Wednesday, March 15, 2023

#2627: Marco Cáceres de Iorio

The National Vaccine Information Center (NVIC) is an old beast among anti-vaccine groups, and one of the most unhinged – yes, it is Barbara Loe Fisher’s group. The Vaccine Reaction (TVR) is a house organ of the NVIC, and one that continues to spew out antivaccine propaganda covering every anti-vaccine PRATT and trope we have encountered (the VAERS database, anyone?), applying no discernible judgment as long as their claims, accusations and conspiracy theories might resonate with their audiences. Marco Cáceres is the editor of TVR, and seems to have written most of their articles.


According to Cáceres and the TVR, the numbers of people who “have been sickened or injured by the toxins in our environment, foods, and pharmaceutical products” (i.e. vaccines) is enormous and on the rise. They know this because they have already decided that it is the case, and will do anything to make the evidence fit the hypothesis, regardless of what medical science might say. Indeed, a central ploy of the TVR is, unsurprisingly, to try to spin virtually any medical event of note to concern vaccines, even when they really know it doesn’t. So when former Senator José Peralta died of sepsis at 47, Cáceres rushed to point out that the CDC admits that the flu vaccine can cause allergic reactions. He didn’t say outright that Peralta was killed by the flu vaccine, of course. Sepsis is, after all, not an allergic reaction. But you get no prize for answering the question “If Peralta died of sepsis, why did Cáceres bring up allergic reactions to the flu vaccine?”


And on the other hand, one can always go disease denialism. When the zika virus led to an increase in incidence of microcephaly in Brazil (thus suggesting a market for, you know, a zika virus vaccine), Cáceres was quick to lament how viruses are always the easy scapegoat (and “the same thoroughly unscientific mentality has been disseminated widely with regard to bacteria, disease, and fever”) – after all, viruses are natural: “we carry lots of viruses within us all the time, and they don’t harm us in the least bit. And some of them actually do good things for us,” says Cáceres, as if it were remotely relevant to the issue. But it is important to remember that germ theory denialism often lurks right beneath the surface in antivaccine thought.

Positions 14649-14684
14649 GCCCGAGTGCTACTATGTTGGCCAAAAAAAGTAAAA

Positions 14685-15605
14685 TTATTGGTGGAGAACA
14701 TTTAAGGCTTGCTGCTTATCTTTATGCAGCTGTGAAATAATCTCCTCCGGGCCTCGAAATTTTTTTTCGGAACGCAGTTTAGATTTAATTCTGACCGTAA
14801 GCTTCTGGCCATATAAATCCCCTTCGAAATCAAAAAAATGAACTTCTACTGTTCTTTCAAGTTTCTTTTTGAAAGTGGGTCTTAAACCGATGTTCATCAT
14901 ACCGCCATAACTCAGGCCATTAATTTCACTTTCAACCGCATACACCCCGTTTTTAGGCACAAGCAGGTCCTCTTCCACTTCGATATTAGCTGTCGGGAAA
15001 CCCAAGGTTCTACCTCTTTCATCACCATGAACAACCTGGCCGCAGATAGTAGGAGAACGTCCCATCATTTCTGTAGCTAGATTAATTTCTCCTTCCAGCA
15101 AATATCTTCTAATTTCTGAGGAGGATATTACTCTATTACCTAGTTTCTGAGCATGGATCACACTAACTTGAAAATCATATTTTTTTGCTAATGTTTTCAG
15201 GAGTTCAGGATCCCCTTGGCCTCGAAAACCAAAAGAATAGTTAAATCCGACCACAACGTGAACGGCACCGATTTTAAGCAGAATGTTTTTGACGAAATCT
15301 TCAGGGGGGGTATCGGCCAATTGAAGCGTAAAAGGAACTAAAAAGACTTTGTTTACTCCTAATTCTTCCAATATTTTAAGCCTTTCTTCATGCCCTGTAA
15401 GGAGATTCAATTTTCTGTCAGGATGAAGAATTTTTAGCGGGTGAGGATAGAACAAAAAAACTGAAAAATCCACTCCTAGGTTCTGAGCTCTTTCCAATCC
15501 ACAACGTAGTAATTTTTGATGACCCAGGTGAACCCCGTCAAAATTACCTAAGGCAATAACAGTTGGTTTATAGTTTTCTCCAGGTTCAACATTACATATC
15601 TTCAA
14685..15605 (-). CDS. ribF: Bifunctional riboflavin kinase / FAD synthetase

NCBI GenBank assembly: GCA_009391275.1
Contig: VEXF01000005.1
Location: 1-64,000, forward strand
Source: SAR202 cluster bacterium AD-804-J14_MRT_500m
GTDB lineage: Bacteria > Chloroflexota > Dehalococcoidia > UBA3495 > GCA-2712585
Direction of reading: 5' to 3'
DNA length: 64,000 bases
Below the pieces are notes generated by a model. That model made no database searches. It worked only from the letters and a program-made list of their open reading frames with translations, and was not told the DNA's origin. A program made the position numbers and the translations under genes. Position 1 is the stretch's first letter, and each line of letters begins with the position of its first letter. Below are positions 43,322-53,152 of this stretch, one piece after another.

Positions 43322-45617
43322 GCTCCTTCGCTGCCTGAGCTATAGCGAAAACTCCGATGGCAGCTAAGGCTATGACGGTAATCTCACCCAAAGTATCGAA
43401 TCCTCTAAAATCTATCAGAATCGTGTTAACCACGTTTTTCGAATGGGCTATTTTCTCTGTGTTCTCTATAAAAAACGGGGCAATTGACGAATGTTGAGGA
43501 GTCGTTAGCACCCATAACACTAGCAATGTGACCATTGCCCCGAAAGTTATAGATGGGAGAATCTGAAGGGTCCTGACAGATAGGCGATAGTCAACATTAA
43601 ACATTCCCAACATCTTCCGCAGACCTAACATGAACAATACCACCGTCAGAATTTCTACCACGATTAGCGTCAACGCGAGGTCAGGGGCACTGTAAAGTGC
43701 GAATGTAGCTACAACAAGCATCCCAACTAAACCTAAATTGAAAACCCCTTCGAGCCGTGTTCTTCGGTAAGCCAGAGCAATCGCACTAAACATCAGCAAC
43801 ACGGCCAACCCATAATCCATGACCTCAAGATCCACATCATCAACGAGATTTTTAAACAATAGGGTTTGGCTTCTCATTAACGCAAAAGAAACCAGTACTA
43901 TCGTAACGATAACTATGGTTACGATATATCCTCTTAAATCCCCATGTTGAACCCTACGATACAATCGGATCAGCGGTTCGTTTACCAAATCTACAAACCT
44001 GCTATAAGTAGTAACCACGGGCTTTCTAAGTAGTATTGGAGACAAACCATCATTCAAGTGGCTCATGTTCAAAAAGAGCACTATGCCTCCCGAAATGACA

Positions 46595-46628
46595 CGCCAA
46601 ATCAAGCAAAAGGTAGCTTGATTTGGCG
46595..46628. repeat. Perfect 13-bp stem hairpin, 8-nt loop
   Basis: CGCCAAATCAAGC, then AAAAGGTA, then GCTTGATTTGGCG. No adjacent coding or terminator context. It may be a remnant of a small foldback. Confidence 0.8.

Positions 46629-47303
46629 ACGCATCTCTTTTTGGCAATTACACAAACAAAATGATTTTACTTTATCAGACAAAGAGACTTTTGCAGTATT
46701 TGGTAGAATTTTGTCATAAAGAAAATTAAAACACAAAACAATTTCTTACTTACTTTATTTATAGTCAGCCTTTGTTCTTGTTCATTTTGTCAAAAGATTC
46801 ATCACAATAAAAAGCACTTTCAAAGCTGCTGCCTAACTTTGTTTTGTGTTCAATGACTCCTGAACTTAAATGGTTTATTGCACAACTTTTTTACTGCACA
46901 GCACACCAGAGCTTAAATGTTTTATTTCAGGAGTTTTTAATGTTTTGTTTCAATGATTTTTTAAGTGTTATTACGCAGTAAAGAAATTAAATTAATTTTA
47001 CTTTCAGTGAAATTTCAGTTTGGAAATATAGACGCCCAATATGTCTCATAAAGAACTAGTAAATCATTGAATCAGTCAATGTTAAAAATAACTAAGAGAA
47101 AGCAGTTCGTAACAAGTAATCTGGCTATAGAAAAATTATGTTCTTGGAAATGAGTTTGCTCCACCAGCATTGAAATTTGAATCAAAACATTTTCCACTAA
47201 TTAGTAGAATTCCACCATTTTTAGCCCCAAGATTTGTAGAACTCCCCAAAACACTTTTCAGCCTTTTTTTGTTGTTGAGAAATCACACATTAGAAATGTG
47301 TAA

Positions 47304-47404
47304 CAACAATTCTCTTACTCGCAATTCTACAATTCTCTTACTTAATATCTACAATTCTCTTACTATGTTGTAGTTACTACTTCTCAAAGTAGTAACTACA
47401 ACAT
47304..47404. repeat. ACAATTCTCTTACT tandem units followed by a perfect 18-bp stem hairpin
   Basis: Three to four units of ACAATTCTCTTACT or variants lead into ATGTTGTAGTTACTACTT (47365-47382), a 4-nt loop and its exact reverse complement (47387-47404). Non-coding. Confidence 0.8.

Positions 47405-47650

And oh, is he (and antivaccine activists in general) persecuted! And in his post “Internet Trolls Attack Anyone Resisting Vaccine Party Linehe connects the dots: it’s the shills! All those social media friends and people showing up to tell you that vaccines are safe and effective: they are either backed by shadowy pharma-financed people or rely on information that originates with a small number of shills – apparently using a number of aliases to make you think there are more of them than there are. And one of the notable things about these nasty fellows is how mean they are – they resort to slander and personal insults [i.e. correct people like Cáceres using the mean and offensive technique of appeal to evidence], and when you do that, it shows that you have lost. No, Cáceres didn’t grasp the irony of his claim. But conspiracies are, unsurprisingly, strong with Cáceres, and with them comes the right to dismiss any research or evidence on the basis of perceiving ulterior motives: For instance, Cáceres could easily dismiss research on antivax media by noting that the lead author of a study was an assistant professor at Johns Hopkins University Bloomberg School of Public Health – in other words, the author was interested in public health and thus clearly not a disinterested party.


Diagnosis: One of the really central producers of antivaccine propaganda, and as such a serious threat to human health an well-being. Dangerous.

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